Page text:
W3C home > Mailing lists > Public > public-credentials@w3.org > March 2017

Re: [TIME CRITICAL] Provide input on Verifiable Claims Charter revision 2

From: Steven Rowat <steven_rowat@sunshine.net>
Date: Wed, 29 Mar 2017 09:56:15 -0700
To: public-credentials@w3.org
Message-ID: <860480a3-3922-9885-1db3-5606a9eefbe7@sunshine.net>
On 2017-03-29 8:01 AM, Manu Sporny wrote:
>  I know a
> non-trivial number of W3C member companies that wish these sorts of
> debates were public. There are big corporations that don't want the
> debates to be public, however.
 > [snip]
> The problem with individual engagement is that it doesn't scale... if we
> get 1,000 formal objections from individuals, and there is a company
> that is capable of deploying the technology to millions, whose opinion
> should be weighed more heavily?

Manu, I thought your post as a whole was well-balanced -- and I know 
you see many different factors at play that I don't -- but still, as a 
non-W3C member, after reading the sections above, these thoughts come 
up in me:

Isn't this a technology that could potentially be deployed to 
billions, not millions? Isn't that really why this work is being done? 
(Entity verification, payment between entities of any size, in any 

But, isn't it also true that those who want to write it for their 
existing customer base of millions might not have the best interests 
at heart for those who wish to write it for the billions; which goal 
might be seen as a competition to their position?

And if it's a process these corporations partially control, and parts 
of it are secret, then we're forced to trust the 'powers that be',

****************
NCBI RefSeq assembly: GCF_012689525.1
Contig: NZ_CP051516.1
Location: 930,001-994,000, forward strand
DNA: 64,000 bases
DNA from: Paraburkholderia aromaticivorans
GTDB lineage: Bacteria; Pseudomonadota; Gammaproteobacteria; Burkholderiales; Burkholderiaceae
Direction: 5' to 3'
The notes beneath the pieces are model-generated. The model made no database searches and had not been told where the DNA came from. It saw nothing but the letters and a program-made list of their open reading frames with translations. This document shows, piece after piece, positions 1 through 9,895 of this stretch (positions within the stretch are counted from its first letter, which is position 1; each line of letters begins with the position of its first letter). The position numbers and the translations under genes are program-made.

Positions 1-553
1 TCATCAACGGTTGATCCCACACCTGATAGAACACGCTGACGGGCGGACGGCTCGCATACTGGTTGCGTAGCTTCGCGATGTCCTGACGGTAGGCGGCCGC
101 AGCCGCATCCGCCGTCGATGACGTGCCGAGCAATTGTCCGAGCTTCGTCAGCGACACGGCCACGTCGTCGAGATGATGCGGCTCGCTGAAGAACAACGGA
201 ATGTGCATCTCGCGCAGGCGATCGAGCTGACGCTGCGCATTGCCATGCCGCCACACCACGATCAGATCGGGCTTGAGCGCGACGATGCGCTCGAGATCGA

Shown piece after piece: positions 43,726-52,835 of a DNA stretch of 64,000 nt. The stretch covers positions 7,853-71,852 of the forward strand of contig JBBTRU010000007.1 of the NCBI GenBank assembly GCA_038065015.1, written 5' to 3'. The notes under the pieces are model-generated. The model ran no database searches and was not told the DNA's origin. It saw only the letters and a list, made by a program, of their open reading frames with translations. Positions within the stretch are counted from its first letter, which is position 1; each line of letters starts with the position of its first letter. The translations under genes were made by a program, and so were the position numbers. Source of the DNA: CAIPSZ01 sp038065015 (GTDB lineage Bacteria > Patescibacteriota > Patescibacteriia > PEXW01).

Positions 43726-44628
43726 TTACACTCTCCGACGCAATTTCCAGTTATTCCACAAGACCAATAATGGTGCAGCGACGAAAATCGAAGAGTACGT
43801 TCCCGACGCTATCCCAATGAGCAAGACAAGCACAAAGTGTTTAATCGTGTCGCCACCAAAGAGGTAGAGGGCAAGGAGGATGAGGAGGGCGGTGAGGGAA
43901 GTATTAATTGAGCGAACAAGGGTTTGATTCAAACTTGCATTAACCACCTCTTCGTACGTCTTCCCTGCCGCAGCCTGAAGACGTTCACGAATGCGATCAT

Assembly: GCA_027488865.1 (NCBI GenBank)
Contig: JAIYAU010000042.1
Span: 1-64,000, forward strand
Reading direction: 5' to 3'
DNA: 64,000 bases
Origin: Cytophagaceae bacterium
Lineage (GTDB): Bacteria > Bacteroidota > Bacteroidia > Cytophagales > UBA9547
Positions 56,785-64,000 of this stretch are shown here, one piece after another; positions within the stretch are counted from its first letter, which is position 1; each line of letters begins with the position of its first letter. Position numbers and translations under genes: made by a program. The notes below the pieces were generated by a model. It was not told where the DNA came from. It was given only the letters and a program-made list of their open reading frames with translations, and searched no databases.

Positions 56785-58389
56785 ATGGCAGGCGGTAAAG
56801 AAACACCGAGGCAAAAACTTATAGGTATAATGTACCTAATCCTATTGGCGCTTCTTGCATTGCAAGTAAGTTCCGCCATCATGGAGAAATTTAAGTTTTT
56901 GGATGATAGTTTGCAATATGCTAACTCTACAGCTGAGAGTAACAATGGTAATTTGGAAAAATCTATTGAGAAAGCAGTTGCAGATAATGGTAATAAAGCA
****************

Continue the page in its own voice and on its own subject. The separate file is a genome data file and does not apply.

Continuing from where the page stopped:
much like trusting a secret court or government cabinet with secret 

In other words, logically, it might not be developed the same way, 
between those two different goals, as it would have been if everyone 
was engaged; an open debate about all levels of the goals, including 
about who decides them.

Of course, as you've pointed out in the past, time spent on all 
aspects of this will be great, and those with larger pools of money 
(the corporations) will be best placed to pay for that development time.

So it's ironic then that what this group, and the original payments 
group, were attempting to develop was a system where money flows 
differently, between entities of all sizes, in all amounts, for all 
sorts of goals.

And maybe that's not possible until the decision-making flows that way 

In other words, maybe the solution at both levels will be distributed 
ledgers. :-)


and there is good debate happening
> on the W3C member-only mailing list.
> In any case, the situation is far more complicated and nuanced than
> "debate must only be important for members". The bar is quite low for
> public organizations to engage in the debate... yet, many are not doing
> so for a variety of good (and not so good) reasons.
> -- manu
Received on Wednesday, 29 March 2017 16:56:44 UTC

This archive was generated by hypermail 2.3.1 : Wednesday, 11 July 2018 21:19:35 UTC